When my sister had her second child, my mother joked that she’d given birth at the perfect time — giving us a newborn to play with just as the eldest developed beyond the “cute baby” stage. I thought this was a pretty naff thing to say at the time, even though she obviously didn’t mean it. What I didn’t expect was, when confronted with my own bundle of joy, to genuinely feel a longing for the permanence she had jokingly described.

Babies are constantly and rapidly developing, usually according to a surprisingly predictable cycle not unlike a software update release schedule. It’s tempting to treat babies as logic boxes: if the baby is in condition foo and I respond with input bar then he will happily produce output baz, and I will be a Good Parent. Of course the rules will vary depending on what “leap” he’s up to, but there are rules, and so long as I remember to study the rules for this particular leap, they should be easy enough to follow. Right?

Of course that isn’t true. But I have found, in my limited experience, that it’s true enough that reading the “rules” for spherical baby in a vacuum can make a great starting point for learning what your real life baby needs, when combined with close observation and patience. And so to understand our baby’s needs and make sure we’re well-placed to meet them, we have scrutinised and memorised his every movement and built a list of possible expectations from a combination of medical advice and trail and error. When he makes this noise and moves his head against your chest it means he’s hungry, unless he also kicks out his legs, in which case it means he wants to go to sleep, unless he immediately follows it with that noise and blows bubbles, which means he wants to play but needs help distracting him from the pain of teething, unless …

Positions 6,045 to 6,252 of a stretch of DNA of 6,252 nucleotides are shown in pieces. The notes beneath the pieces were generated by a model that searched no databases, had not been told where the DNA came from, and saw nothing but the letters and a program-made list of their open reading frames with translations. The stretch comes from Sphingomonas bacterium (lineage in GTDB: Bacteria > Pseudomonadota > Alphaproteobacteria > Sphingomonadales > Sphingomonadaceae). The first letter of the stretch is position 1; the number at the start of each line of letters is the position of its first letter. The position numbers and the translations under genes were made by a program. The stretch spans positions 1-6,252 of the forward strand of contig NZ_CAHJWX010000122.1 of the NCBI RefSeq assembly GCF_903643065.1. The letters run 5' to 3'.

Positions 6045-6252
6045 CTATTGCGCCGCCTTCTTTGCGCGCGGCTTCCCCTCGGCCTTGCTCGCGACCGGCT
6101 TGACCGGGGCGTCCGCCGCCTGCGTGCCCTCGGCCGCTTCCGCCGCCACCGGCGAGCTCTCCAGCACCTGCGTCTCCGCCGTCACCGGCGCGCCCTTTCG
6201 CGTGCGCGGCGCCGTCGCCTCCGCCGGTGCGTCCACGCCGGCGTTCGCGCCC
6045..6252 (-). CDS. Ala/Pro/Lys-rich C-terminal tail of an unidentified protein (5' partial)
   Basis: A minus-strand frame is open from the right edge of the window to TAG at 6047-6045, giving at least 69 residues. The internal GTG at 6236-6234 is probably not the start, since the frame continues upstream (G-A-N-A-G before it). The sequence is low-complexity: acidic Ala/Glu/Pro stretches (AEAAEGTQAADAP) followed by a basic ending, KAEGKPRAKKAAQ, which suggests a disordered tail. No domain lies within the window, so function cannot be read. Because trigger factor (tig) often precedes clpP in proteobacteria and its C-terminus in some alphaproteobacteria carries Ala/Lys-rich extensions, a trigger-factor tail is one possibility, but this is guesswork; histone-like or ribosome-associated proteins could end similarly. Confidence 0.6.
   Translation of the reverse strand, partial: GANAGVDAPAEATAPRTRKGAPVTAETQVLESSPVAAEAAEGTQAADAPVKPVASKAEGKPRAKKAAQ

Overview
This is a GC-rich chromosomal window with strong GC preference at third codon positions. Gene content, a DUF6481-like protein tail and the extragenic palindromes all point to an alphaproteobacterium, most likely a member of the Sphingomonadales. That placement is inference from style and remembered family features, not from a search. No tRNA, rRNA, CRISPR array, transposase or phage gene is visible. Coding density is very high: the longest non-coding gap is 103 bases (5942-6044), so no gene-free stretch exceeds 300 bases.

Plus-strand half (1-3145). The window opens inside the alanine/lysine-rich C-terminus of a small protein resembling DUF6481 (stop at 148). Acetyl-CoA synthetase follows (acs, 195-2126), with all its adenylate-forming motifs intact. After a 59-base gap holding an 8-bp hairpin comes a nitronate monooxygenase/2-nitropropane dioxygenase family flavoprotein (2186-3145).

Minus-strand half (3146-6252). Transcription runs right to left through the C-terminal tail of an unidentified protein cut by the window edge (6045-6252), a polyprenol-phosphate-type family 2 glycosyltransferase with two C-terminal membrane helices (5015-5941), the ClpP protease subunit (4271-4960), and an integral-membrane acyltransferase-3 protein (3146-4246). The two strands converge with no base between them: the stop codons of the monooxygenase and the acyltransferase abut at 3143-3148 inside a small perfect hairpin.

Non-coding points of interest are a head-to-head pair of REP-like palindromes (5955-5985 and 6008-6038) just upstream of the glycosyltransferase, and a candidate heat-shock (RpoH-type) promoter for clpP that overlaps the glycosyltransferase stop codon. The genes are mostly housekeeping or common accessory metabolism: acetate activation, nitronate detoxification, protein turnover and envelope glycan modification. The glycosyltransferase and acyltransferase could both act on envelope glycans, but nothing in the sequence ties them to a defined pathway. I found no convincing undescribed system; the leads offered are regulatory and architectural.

And then a leap occurs and the rules change. But what we’re thinking of as abstract “rules” (or the interpretations of a logic box) are actually the wants and needs of a growing baby, and the changes brought on by the leap are not changes to arbitrary rules, but fundamental changes to the personality of the tiny human we’ve been getting to know better than anyone else we’ll ever meet. The bold, inquisitive explorer who poked his head towards every strange corner of the world and peered dimly ahead in hopes of divining what was out there is now shy, now looking to us to shield him from a world he can now see more clearly, and which must seem terrifyingly large and busy to his inexperienced baby brain. And as we leap through more and more fundamental personality shifts, I can’t help but think about the versions of him that we’ve left behind.

I am beginning to feel that to be a parent, or otherwise closely associated with a newborn, is to pass repeatedly through phases of confusion, reaffirmation, comfort, and loss. Every few weeks we meet our baby anew, and we mourn the one we had just started to understand. I don’t want to arrest his development, and I don’t want to replace him with a younger model, but I do feel the loss of the baby I had known, and I don’t really know what to do with that emotion.

Now, with every leap our baby becomes more complex, more expressive, more a part of this complicated world. And that is undeniably a Good Thing. As cute as he is, I don’t want to spend the rest of my life looking after a three-month-old. And surely the biggest draw in being a parent in the first place is to see your child become the best version of himself. But while that’s all undoubtedly true, I also really quite like knowing the exact places to tickle him for the biggest smiles; the perfect way to hold him to get the best chance of rocking him to sleep; and exactly how much milk to set aside of an afternoon.

It’s exciting to watch my baby develop. It’s one of the coolest things about being a parent. But I can’t help but wish I had a little more time to get to know each version of him before the next advance comes along.

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